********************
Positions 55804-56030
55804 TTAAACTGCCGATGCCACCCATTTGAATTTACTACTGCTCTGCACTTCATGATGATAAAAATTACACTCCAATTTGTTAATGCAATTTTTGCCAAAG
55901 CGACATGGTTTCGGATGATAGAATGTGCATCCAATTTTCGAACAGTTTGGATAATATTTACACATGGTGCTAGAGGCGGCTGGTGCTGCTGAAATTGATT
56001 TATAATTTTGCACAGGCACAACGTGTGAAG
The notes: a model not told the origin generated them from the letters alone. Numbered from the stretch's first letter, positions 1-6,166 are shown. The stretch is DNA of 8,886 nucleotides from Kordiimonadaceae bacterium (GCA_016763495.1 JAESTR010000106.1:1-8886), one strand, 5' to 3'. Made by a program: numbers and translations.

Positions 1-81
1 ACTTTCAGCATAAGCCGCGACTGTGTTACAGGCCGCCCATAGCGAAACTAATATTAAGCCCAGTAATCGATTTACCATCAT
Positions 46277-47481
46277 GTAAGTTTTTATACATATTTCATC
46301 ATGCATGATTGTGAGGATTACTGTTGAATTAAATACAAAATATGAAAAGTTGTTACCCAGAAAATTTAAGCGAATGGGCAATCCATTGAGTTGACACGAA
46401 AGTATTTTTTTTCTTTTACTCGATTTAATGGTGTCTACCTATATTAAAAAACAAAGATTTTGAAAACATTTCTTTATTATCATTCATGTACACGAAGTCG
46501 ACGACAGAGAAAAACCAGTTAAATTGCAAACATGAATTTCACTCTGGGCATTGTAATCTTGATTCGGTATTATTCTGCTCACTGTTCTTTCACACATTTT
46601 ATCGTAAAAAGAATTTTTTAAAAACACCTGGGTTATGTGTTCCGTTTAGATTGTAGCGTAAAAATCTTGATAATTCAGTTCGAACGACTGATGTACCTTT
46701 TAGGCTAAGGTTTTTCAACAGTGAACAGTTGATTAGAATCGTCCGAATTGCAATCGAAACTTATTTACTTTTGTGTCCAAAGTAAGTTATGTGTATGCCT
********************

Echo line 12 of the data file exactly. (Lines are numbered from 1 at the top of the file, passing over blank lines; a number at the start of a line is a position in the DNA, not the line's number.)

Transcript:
46501 ACGACAGAGAAAAACCAGTTAAATTGCAAACATGAATTTCACTCTGGGCATTGTAATCTTGATTCGGTATTATTCTGCTCACTGTTCTTTCACACATTTT